5 Language and gender
Differences between the language of men and women have been the focus of much research in sociolinguistics, stylistics, rhetoric, gender studies, media studies and discourse analysis (see Eckert & McConnell-Ginet; Wodak). The results show that the differences are subtle but systematic (Newman et al.). Yet political communication studies have traditionally been based on male politicians; only recently have scholars begun to consider the discourse of female politicians (see Marshall).
This is important because several authors (Antić Gaber; Leijenaar; Wolbrecht) have demonstrated that female legislators differ from their male counterparts in the issues they address, the positions they take, and the approach they use in law-making. In their analysis of the representation of women in the UK parliament after 1945, Blaxill and Beelen showed a stronger emphasis on the women’s issues in speeches delivered by female MPs, who on average also contributed considerably more speeches about women in comparison to male MPs. In political science (cf. Osborn), women’s issues are considered those issues that are, on one hand, traditionally believed to be in the domain of women (for example, education, healthcare etc.), and on the other, that concern women’s wellbeing directly (for example, child care, domestic violence, equality etc.). Similarly, Bäck et al., Hansen et al., Mensah and Wood found in the corpora of parliamentary speeches from Sweden, Denmark and Ghana, respectively, that women more often spoke about the soft policy areas in comparison to men, who more often tackle the hard policy areas. The terminology is adopted from political science (e.g. Wängnerud), where policy areas are divided into so-called hard (e.g. macroeconomics, energy, transport, banking, finance and domestic commerce, space, science and technology, and communications) and soft ones (e.g. health, labour, employment and immigration, education, and social welfare).
We should note, however, that various parameters (e.g. social class, context, age, hierarchy) have been shown to influence language use and that gender is only one of them (Coates; Litosseliti). Furthermore, as Bing and Bergvall (quoted in Litosseliti) point out, similarities in language use of different genders are often overlooked, despite being more significant than the differences. Likewise, Blaxill and Beelen have shown a similar tendency in the context of parliamentary discourse research. So, we always need to be careful not to jump to quick conclusions and over-interpret the results for the features we expect to see because we know the gender of the speaker (Goddard & Patterson).
6 Corpus analysis
In this section, we will explore a large corpus of Slovenian parliamentary debates. We will demonstrate how basic corpus analysis techniques can be used to answer three different research questions:
- – In Task 1, we will analyse the representation of women in the Slovenian parliament. To do this, we will first learn how to create subcorpora. Then, we will learn how to build frequency lists showing the number of speakers and their contribution in the subcorpora.
- – In Task 2, we will examine the most prominent topics discussed by female speakers in comparison to their male counterparts and over time. We will gain an insight into the topics by first learning how to extract keywords from the subcorpora. Next, in order to analyse their usage in context, we will learn how to perform concordance analysis.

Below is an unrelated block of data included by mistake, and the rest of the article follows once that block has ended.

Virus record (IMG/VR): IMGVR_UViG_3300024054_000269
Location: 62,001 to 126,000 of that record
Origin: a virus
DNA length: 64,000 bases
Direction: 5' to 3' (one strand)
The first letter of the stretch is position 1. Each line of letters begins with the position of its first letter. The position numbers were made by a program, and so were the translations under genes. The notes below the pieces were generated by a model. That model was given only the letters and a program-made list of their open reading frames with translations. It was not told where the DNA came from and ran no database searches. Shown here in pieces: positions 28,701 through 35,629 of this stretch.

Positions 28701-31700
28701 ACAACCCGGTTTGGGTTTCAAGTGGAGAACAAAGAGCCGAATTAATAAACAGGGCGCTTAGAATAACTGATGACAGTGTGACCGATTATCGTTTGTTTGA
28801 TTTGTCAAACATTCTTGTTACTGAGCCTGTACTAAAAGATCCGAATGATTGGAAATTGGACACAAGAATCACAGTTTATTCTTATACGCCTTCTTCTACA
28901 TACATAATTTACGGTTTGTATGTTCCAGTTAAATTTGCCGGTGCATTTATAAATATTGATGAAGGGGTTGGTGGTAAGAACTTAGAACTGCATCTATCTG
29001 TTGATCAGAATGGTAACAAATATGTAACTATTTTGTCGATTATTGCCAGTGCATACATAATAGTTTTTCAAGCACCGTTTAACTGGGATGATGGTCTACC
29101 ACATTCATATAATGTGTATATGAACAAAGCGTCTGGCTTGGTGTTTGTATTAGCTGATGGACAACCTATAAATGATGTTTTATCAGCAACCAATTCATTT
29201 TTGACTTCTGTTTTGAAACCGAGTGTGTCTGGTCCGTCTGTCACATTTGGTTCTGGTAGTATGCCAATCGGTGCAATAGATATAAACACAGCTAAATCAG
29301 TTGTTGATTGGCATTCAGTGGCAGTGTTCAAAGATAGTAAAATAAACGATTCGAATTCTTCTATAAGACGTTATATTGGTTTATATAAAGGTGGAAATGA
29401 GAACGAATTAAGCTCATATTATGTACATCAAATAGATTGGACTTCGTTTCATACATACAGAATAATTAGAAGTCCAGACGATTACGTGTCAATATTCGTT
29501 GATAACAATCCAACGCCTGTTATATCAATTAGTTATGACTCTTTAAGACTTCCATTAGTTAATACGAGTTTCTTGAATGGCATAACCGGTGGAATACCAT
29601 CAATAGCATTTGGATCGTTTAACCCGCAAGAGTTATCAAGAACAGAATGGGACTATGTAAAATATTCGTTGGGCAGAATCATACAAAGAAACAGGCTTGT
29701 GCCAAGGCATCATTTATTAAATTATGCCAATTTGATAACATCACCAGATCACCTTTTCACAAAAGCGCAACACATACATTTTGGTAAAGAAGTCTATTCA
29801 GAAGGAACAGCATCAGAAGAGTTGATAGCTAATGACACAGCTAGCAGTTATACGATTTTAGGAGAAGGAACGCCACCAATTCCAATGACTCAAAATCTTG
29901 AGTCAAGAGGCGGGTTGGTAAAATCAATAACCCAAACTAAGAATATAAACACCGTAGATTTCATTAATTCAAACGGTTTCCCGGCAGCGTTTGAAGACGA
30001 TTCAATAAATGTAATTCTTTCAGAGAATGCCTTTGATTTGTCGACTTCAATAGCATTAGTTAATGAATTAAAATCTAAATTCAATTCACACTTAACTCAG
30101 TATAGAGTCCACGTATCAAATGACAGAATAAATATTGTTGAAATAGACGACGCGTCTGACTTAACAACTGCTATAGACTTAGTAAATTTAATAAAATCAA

- – In Task 3, we will investigate how women’s issues have been debated by female and male speakers since the first fully democratic elections in independent Slovenia in 1992. We will first learn how to use and compare relative frequencies in subcorpora of different sizes. Then, we will see how to extract collocations of selected nouns in the subcorpora.
6.1 The siParl corpus
The siParl corpus (Pančur et al.) is composed of parliamentary debates of the National Assembly of the Republic of Slovenia from 1990 to 2018. The corpus contains records of parliamentary debates from the period of secession from Yugoslavia until the end of the seventh parliamentary term, minutes of the working bodies of the National Assembly of the Republic of Slovenia from the second to the seventh parliamentary term 1996–2018, and minutes of the Council of the President of the National Assembly also from the second to the seventh parliamentary term.
The corpus contains metadata about the speakers, a typology of parliamentary sessions and structural and editorial annotations. It is also linguistically annotated for parts of speech and lemma. The corpus comprises over a million speeches or 195 million words delivered by more than 8,000 speakers (e.g. members of parliament, members of the government, ministry representatives, representatives of professional organisations, non-governmental organisations and interest groups).
- – Quantitative information about the size of the corpus is provided in the Counts section (see Item 1).
- – The basic tags for parts of speech are listed in Tags legend (see Item 2) while the full tagset description is available through the link (see Item 3).
- – The corpus is encoded in the form of structural attributes at the text level which represents a single session (see Item 4), such as session date, session type (Upper House, Lower House, Working Body) or parliamentary organ (e.g. Constitutional Commission, Committee on European Union Affairs, Subcommittee on Roma Issues etc.).
- – In addition, structural attributes at the div level, which represents one utterance of a speaker (see Item 5), give information on their gender, their role (type attribute) and their name.
6.2 TASK 1: Representation of women in the Slovenian parliament